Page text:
Pay for use only is a convenient way to deal with immediate financial uncertainty and postpone expensive decisions, but it is also creates the illusion of more disposable cash. This will compensate for the initial drop in demand for expensive goods in form of full ownership by creating demand for other services that can be consumed frequently but require no big commitment, such as travel, entertainment and fashion. For instance, once the new pay for use system will become an establish business model, the number of cars on the road will keep growing through big businesses owning large car fleets and manage them with a sophisticated scheduling and mapping system that combines renting with other innovative related services.
In the end, what appears to be a cheap way of buying the pleasure with less effort, but no ownership, it may be a very expensive price to pay in the future. It is a deal that may haunt next generations of renters because it creates even more uncertainty. There will be fewer owners, but those who own these assets will amass fortunes by charging large number of renters a pay-per-use transaction fee. The next generation of renters will not be able to go back to full ownership because they will have acquired the taste of a pleasure driven life style and it will have no means to purchase outright the cars or other similar assets because they will be deemed to be too expensive to afford buying them.
A glitch in the future social system will cause a great deal of stress to people who have no plan B. It is very difficult to estimate the impact on the psyche of a population with limited or no ownership. Will it diminish the peoples’ sense of responsibility? Will it propagate a culture of superficial consumerism, work for immediate pleasure?
This superficial consumption practiced through cheering social networks may be a Faustian deal in which a temporary sense of security is purchased to avoiding the pain of long term commitment and the hardship it brings with it only to bring an irreconcilable regret later on.
The owners of the social networks will stand to benefit even more from those who make up the network. But this is another story.
I wrote a few weeks ago about the not so good Japan’s outlook and about the well documented view of how the government debt will soon accrue to the point where drastic, painful and unpopular measures will need to be taken. The tragic events caused by the massive earthquake and the devastating tsunami will accelerate the arrival of that moment.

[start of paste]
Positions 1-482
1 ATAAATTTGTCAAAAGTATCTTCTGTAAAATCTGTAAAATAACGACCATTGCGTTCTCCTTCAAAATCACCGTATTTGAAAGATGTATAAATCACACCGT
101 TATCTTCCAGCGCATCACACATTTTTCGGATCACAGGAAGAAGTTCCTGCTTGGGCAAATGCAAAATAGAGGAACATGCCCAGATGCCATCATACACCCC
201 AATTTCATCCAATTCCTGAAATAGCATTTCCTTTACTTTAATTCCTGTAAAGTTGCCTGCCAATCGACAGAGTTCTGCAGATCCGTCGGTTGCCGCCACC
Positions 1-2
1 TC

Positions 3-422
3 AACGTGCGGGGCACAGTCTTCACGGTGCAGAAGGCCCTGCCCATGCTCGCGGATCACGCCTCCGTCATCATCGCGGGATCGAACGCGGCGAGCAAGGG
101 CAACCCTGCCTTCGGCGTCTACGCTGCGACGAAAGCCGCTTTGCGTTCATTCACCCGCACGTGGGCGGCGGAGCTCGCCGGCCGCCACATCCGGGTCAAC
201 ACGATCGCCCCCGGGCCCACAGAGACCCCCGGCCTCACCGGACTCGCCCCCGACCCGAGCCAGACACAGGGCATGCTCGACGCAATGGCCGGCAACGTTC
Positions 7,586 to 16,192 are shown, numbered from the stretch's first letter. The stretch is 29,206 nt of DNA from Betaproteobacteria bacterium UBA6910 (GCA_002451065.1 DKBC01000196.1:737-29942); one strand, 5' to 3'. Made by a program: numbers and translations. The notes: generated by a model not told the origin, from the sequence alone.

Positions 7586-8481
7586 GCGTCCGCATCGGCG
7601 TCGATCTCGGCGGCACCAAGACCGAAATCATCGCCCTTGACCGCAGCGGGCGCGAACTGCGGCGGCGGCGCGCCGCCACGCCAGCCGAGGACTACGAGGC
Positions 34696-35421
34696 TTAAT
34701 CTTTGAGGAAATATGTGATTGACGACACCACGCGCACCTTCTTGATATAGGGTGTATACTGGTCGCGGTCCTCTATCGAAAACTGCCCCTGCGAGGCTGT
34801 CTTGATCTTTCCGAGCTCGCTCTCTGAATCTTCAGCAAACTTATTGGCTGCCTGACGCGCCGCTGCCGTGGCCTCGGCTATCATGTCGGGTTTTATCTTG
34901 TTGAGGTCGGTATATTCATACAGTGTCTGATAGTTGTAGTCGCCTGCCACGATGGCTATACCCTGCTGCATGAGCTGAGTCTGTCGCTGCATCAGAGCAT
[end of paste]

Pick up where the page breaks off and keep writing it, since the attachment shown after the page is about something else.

Initially, immediately after the earthquake, the financial press was mostly focused on the precarious situation of the nuclear plants in Japan, and the potential impact on the exchange rates. There are many who warn that this could be getting very serious and have consequences for the bond market in US. Other voices, on the other hand argue for a limited impact.
However, right now the media is much quieter and Japan related news are almost forgotten and pushed into the background. It is almost as if everything will go back to normal following a painful but optimistic process of recovery. Now the main talk is about the V shape recovery of Japan.
Is this all that simple? If this was an one-off occurrence in the global markets it wouldn’t be a huge shock, but the problem is this is not the only hot issue. Following the US housing meltdown, the European sovereign debt crisis has engulfed the whole EU. Almost all developed countries are touched by one crisis or another in the same time. On top of this, the Middle East continues to complicate an already unstable situation making anyone nervous at the mere mention of the word “oil”.
Many analysts predict that the funding requirement, which some estimate to be around $200bln, will force some of the Japanese bondholders to sell US bonds. Karen Maley from Business Spectator describes this scenario very well in an article published in the Australian online financial magazine The Business Spectator (“Will Japan’ Finance Fracture?”, 14 March 2011). Over the years Japan has accumulated large amounts of US bonds in excess of $850bln, the second largest US bond holder in the world. Guess who is the largest one? Yes, naturally, China with its over $1trillion US bonds amassed in a relatively short period of time.
Is it too far fetched to see a situation where both Japan and China will start selling heavily US bonds because Japan needs to pay for its reconstruction and reduce its debt and because China is worried the value of its reserves will diminishing rapidly. This will have a negative impact on the capacity of US government to raise capital and consequently its ability to fund its own public programs.